Oh, I am making an assumption here - that you are interested only in hard bags. All my comments are about hard bags because they offer security and a waterproof environment. In the end, I decided not to take the chance and just order up what was made for my bike.
You'll have the best bet looking at foreign companies because in the states the 500 is not popular but it is a hot item in Europe for it's size and economy - being a small cruiser type cycle. In Europe you are taxed on the cc's so a 500 is fairly economical while larger cc's get pretty pricey.
This is the link for the hard bags I got: http://www.motomachines.com/Gobi-_c_24.html. It takes at least 3 weeks to get them as they are imported from Germany. Look up Hepco and Becker on the internet and you'll see it's not a fly-by-night company - they make regular luggage that looks bomb proof. That exploration of their other product lines convinced me to spend the big bucks.
I also got a slilp stream windscreen and now I find out I can't add driving lights.
MotoMachines has a light that might work, but electrical parts are not returnable if they don't work out, so I'm not biting. Anyone out there have driving lights and a windscreen?
I've been away for awhile. But I've been busy. I can't recount the hours I've spent researching the internet for this bike. In any case I finally have a set of crash bars or highway bars on my bike as well as my husband's. I feel so much more confident with them as our driveway is almost a mile of gravel to get to the main road.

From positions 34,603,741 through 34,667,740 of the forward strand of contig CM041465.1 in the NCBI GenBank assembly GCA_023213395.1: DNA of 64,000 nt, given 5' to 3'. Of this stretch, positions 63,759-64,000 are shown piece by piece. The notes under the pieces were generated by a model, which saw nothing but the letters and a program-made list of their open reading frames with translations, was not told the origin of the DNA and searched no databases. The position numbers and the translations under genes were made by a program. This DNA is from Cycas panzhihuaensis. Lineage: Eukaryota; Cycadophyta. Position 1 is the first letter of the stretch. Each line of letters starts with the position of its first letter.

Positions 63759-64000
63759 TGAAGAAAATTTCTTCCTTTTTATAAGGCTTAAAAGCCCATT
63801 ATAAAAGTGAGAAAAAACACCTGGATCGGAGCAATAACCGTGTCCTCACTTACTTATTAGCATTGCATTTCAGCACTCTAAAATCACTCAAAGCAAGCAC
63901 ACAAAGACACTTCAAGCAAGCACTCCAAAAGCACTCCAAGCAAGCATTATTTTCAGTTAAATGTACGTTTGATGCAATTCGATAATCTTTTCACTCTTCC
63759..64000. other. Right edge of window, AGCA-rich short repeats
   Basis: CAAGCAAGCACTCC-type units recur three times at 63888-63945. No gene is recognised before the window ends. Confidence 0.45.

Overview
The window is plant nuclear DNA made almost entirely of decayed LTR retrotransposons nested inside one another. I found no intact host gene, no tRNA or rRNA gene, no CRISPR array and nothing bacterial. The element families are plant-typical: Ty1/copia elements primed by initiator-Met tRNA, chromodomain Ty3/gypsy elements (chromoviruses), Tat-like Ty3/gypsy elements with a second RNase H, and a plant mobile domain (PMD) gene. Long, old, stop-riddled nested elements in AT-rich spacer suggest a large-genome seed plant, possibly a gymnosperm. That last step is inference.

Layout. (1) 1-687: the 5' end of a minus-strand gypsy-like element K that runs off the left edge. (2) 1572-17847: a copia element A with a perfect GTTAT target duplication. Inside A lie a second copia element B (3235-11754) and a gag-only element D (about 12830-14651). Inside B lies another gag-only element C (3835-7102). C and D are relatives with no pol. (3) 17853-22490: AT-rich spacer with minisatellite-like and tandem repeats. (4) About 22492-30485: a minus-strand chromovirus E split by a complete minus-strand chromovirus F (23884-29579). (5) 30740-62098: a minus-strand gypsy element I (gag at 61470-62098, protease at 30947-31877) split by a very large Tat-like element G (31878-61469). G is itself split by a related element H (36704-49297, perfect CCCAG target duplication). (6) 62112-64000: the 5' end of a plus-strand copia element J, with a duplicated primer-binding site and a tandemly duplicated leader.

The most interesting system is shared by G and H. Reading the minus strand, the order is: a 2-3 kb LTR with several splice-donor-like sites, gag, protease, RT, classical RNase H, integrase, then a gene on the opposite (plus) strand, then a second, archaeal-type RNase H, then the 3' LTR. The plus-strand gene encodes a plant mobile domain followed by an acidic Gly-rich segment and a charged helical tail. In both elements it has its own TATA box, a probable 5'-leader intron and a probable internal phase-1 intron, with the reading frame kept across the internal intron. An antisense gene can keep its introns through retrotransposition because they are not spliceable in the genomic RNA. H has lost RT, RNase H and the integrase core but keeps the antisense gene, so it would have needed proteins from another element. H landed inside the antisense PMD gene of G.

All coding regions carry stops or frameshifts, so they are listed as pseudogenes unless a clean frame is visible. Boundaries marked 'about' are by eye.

The bike has got 500 breaking in miles and we have the first snow this morning. It was close. Part of the reason I've been missing is the bike just wouldn't perform - coughing, lurching, acting like it wasn't getting gas, then forging ahead all at low rpms. Of course, it's a new bike! I suspected a gummed up carbuerator (sp?) but the dealer where I purchased it swore it couldn't be. Two other bike shops said - it was gummed up with old gas. Humm. After putting up with poor performance for 500 miles and after getting the 500 mile check-up and fluids change, I decided to drive it in to a dealer and complain. Well, as luck would have it, the bike decided to get me out to the main road and a couple of miles away from home when it decided to DIE with cars behind and cars coming. Panicked I coasted to the side of the road and down the hill to a driveway where I played with it to no avail. A red pick-up pulls up beside me and a young man gets out and asks if I'm having trouble. "I think so," I respond, with my helmet swimming with sweat. He plays with the idle and the gas and determines I'm in trouble. He just happens to know the head mechanic at the dealer where I'm headed - because the mechanic lives next door to him. This young man and his wife have a bike and he has a trailer which he is willing to bring back for me. Where did this man come from? I am so amazed at his generosity. He says it's nothing. He says it's his nightmare to get stranded on the road and knows how I'm feeling. So he goes home, gets his trailer, loads on the bike in about 10 minutes flat! I am at the dealer who has agreed to stay open till I arrive about a half hour after their closing time! My husband has been called to meet me at the dealer to give me a ride home.
So, guys, I know now when I see those friendly hands waving at me when I pass another fellow cycler on the road, that those hands are for real, helping hands.
Two weeks later the bike is fixed - at no cost to me! The dealer who is close to me got Kawi to foot the bill for cleaning the carbuerator (sp?). You know I'm feeling really lucky and really blessed. I am thinking I made a good bike choice, have a company that stands behind its product, a husband to ride with and friends on the road to bike when I need them. You guys out there are really just awesome.
I can't wait for spring!